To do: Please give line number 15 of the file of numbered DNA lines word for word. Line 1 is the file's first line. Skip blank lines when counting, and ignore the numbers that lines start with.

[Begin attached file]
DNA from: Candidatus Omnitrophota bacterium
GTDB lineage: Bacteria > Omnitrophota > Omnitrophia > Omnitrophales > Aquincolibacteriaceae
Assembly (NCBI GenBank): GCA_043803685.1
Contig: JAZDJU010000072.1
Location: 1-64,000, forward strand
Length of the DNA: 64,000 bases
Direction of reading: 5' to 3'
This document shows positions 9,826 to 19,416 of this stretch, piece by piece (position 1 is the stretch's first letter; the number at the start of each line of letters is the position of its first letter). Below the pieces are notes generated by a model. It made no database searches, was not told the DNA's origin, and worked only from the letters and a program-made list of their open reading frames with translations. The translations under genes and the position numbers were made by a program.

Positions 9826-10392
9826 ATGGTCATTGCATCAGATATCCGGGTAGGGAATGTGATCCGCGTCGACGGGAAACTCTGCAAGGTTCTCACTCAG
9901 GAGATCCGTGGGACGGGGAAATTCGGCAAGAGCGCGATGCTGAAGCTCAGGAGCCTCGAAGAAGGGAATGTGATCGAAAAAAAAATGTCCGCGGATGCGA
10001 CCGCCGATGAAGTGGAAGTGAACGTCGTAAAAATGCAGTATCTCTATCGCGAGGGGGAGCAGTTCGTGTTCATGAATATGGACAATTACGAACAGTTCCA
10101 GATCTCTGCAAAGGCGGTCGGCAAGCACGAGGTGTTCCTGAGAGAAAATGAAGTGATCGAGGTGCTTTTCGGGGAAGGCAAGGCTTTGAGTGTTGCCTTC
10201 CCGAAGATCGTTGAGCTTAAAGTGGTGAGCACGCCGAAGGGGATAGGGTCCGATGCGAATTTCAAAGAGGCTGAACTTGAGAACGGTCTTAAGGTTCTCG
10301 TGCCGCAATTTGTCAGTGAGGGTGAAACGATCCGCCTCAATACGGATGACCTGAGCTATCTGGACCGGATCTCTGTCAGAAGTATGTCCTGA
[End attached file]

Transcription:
10301 TGCCGCAATTTGTCAGTGAGGGTGAAACGATCCGCCTCAATACGGATGACCTGAGCTATCTGGACCGGATCTCTGTCAGAAGTATGTCCTGA